VANCOUVER/TORONTO (Reuters) – Huawei Technologies Co’s Chief Financial Officer Meng Wanzhou was dealt a setback by a Canadian court on Wednesday as she tries to avoid extradition to the United States to face bank fraud charges.
Huawei Technologies Chief Financial Officer Meng Wanzhou leaves her home to attend a court hearing in Vancouver, British Columbia, Canada May 27, 2020. REUTERS/Jennifer Gauthier
Meng, a Chinese citizen, was arrested in December 2018 on a warrant issued by U.S. authorities. They accuse her of bank fraud for misleading HSBC about Huawei’s relationship with a company operating in Iran, putting HSBC at risk of fines and penalties for breaking U.S. sanctions on Tehran.
Meng’s lawyers argued the case should be thrown out because Canada did not have sanctions against Iran.
But British Columbia’s Superior Court Associate Chief Justice Heather Holmes disagreed, ruling the legal standard of double criminality had been met.
“Ms. Meng’s approach … would seriously limit Canada’s ability to fulfill its international obligations in the extradition context for fraud and other economic crimes,” Holmes said.
The ruling paves the way for the extradition hearing to proceed to the second phase starting June, examining whether Canadian officials followed the law while arresting Meng.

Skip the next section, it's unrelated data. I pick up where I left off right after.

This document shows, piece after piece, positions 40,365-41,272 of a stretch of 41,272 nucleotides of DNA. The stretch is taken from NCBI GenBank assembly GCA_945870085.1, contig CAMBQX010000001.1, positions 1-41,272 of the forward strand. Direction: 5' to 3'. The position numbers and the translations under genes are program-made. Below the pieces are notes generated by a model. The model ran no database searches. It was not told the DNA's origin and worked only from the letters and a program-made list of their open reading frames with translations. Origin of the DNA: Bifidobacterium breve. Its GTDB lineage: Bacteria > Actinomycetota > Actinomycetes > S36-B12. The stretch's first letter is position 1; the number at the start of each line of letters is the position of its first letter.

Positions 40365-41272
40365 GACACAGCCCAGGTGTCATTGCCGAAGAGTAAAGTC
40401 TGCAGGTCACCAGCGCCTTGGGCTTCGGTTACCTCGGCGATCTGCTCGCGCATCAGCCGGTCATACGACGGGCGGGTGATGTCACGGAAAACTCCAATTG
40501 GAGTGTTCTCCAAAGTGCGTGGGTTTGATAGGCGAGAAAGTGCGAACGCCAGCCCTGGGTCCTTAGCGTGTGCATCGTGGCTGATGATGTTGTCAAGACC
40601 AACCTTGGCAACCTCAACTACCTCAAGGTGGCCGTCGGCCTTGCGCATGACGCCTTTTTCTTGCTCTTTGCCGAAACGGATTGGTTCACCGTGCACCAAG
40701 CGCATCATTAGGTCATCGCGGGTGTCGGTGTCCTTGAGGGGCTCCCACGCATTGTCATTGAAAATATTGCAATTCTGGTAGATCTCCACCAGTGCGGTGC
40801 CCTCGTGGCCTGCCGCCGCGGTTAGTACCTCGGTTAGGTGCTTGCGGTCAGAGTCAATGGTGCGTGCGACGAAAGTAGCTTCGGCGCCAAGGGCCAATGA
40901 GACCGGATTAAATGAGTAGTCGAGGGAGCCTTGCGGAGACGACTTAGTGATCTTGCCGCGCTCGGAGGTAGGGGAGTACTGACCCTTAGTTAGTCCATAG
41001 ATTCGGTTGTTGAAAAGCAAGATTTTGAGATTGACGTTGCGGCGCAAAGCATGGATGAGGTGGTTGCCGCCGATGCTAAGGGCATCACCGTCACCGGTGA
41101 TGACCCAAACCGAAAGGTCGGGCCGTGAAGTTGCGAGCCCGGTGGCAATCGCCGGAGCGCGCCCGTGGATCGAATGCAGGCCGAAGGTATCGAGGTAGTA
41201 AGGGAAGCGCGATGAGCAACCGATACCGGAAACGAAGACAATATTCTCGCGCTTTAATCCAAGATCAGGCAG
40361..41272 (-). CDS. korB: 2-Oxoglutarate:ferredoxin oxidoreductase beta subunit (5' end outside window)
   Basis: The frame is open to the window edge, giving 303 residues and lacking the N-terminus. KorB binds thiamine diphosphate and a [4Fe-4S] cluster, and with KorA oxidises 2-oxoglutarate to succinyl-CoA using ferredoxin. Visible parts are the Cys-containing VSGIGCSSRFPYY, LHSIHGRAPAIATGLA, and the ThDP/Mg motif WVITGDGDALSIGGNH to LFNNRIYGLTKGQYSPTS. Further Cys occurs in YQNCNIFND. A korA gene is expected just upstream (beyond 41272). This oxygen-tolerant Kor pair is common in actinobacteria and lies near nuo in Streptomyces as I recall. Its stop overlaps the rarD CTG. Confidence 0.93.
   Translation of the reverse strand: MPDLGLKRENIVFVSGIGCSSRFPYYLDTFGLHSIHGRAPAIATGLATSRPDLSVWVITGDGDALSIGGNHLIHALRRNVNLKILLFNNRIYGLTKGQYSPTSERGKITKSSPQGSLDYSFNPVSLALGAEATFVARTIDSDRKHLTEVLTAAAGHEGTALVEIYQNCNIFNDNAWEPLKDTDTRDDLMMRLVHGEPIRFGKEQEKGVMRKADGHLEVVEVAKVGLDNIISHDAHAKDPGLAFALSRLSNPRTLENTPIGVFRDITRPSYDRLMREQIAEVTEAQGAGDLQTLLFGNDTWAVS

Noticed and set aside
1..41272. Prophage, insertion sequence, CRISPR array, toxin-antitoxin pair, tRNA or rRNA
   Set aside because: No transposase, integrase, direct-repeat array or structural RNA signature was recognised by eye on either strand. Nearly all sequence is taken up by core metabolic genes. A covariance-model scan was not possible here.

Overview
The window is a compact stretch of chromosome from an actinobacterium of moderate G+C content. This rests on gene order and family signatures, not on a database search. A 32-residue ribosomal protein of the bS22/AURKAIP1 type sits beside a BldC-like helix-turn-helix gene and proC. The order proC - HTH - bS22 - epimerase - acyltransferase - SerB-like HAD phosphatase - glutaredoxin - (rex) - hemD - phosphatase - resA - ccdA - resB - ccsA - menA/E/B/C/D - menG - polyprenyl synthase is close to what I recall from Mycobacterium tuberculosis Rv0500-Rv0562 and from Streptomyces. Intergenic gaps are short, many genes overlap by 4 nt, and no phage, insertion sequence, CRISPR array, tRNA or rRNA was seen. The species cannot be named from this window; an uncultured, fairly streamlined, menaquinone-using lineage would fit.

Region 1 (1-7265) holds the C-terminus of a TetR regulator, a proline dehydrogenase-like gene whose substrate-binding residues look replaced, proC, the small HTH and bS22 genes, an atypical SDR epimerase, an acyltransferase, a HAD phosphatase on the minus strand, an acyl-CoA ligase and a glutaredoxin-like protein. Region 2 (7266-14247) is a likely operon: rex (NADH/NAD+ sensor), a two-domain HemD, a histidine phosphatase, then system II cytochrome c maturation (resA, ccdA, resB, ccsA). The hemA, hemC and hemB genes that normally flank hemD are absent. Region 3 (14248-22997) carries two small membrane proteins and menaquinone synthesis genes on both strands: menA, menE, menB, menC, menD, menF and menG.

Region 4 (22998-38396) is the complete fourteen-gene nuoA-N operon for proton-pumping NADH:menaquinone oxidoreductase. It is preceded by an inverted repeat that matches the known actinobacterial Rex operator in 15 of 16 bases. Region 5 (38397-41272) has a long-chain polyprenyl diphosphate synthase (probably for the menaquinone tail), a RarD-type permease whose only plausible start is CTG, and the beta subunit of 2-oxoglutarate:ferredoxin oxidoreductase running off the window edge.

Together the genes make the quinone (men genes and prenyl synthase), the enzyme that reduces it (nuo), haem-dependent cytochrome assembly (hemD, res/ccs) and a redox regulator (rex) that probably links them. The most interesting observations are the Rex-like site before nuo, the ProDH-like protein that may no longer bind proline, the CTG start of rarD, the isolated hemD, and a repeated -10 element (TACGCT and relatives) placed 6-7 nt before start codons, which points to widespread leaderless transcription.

Closing arguments are expected in the last week of September and first week of October.
Reid Weingarten, a U.S. lawyer for Meng, said Meng should “not be a pawn or a hostage” in the China-U.S. relationship. Ties between the two superpowers are deteriorating steadily amid disputes over trade and the future of Hong Kong.
“Today’s ruling in Canada is only the opening salvo in a very long process … we are confident that ultimately justice will be done,” Weingarten said.
Shortly after the ruling was released Meng, 48, arrived at the courthouse but made no comment. Meng says she is innocent.
The Chinese embassy in Ottawa did not immediately respond to a request for comment. Huawei had no immediate comment.
The case has strained relations between Ottawa and Beijing. Shortly after Meng’s arrest, Beijing detained two Canadians on national security charges and halted imports of canola seed.
ICE canola futures dipped on Wednesday, giving up gains after the ruling.
The Global Times, published by the People’s Daily, the official newspaper of China’s ruling Communist Party, said the ruling “will make Canada a pathetic clown and a scapegoat in the fight between China and the U.S.”
The U.S. Department of Justice thanked Canada for its continued assistance. Canada’s justice ministry said its lawyers were committed to moving ahead as fast as possible.
Reporting by Tessa Vikander and Moira Warburton; Additional reporting by David Ljunggren and Steve Scherer in Ottawa, Rod Nickel in Winnipeg and Karen Freifeld in New York; Editing by Denny Thomas and Lisa Shumaker